How to Grow and Care for White Willow

Due to its contributions to medicine, one may claim that Salix alba is one of the most significant trees in human history. The ingredients required to create aspirin and other medicinal items have been made available to the globe by white willow. Even though Salix alba is a stunning tree, one of its cultivars is typically preferred for horticultural purposes instead of the straight species. As a result, it is often difficult to obtain wild-type white willow trees in the nursery industry. Only the species cultivars should be taken into consideration if you want to include the species in your landscape design. The species cultivars are great additions to wet locations and places that may be on the moist side, like the border of a rain garden, keeping that caution in mind.

Care for White Willow
White willow trees need a lot of work to maintain, which is one of the reasons they are often avoided. Owners of S. alba trees are always on the lookout for indicators that their tree may have a problem or be causing harm to their infrastructure due to the multiple problems the species faces. It is particularly foolish to plant this tree close to buildings, pipelines, cesspools, or sidewalks because of its shallow, invasive roots. You could find yourself caring for the white willow more often than appreciating its beauty due to the leaf and blossom debris that makes it untidy and the fragile, damage-prone wood that tends to collapse with the least wind and ice stress. Additionally, it only lasts for around 20 years before it begins to disintegrate.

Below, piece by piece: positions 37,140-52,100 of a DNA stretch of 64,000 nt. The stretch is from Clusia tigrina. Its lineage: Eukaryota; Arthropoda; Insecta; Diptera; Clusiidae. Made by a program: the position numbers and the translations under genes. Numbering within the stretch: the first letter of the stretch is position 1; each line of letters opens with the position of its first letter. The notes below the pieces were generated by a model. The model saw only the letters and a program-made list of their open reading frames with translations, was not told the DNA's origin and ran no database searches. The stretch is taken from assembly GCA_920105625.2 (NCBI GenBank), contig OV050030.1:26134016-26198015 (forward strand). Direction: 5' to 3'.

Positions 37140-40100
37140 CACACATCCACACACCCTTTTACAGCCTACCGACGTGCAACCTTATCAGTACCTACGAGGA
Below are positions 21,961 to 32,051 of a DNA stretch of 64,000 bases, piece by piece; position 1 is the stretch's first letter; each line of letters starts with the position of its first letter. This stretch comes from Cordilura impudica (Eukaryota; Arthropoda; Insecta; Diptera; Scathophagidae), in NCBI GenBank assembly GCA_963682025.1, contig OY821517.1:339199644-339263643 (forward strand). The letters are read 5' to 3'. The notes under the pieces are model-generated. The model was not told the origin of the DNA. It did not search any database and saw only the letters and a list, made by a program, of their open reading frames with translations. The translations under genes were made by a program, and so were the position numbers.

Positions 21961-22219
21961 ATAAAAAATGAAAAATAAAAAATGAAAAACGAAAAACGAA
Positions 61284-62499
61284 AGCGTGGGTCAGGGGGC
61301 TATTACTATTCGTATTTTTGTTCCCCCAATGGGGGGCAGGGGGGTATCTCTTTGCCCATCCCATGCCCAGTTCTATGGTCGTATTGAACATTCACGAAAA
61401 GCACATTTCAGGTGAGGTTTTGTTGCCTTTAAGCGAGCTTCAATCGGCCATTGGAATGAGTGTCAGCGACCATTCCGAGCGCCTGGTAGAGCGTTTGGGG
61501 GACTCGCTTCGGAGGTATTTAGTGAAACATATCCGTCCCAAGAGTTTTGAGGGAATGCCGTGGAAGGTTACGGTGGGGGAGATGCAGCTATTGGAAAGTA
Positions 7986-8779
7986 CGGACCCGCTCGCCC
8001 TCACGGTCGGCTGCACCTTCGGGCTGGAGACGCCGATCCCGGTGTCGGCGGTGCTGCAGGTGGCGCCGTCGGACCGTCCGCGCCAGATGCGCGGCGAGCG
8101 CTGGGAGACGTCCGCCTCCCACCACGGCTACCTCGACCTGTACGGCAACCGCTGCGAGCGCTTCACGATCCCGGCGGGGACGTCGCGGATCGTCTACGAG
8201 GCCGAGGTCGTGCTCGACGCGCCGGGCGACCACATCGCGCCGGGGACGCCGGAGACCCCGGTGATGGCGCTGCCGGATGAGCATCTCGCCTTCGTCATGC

If you currently own a white willow, you may read about how to care for it below. If you decide to buy a new tree, however, you're better off looking for a natural tree with the same traits or one of the cultivars.

The health of your tree depends on where in your landscape it is located. In the shadow, white willows do not thrive. Your willow will thrive in a bright, sunny location where it can get lots of light, but you should give it at least partial sun exposure.

The kind of soil you use to plant your willow tree or the soil it is currently growing in will have a significant impact on how healthy it becomes. The ideal soil should be well-draining, moderately rich, and able to retain a significant amount of moisture. The white willow likes wetness and can withstand floods, but it cannot survive soil that is allowed to dry up. As a result, its ability to convey moisture is superior than its capacity to tolerate drought.
Except in cases when the soil is very acidic, soil pH is seldom a major problem. When it comes to pH levels, the white willow can withstand a relatively wide variety of situations.

The most crucial component for keeping your white willow healthy and happy may be water. For its survival and growth, the species Salix alba requires an abundance of water. If your tree is situated in the optimal situation, the usual advice to ensure water is adequate while it is establishing itself then let it fend for itself applies here. Otherwise, it does not. If you put it somewhere that receives a lot of water naturally, that will assist. For this reason alone, planting a white willow next to a rain garden is a fantastic idea. The most crucial thing to understand is that, once established, white willows may withstand excessive watering, but they cannot endure prolonged droughts. If there isn't any water, the tree's roots will look for a supply, and if your pipes or sewage are nearby, you may have some problems.

Thermodynamics and Humidity
The white willow prefers a temperate temperature, preferring a colder environment versus one that is heated. Your willow tree will be among the last to lose its leaves and among the first to sprout new leaves in the spring, as you'll observe. USDA zones 3 through 8 are the range of Salix alba; outside of these zones, the tree cannot thrive.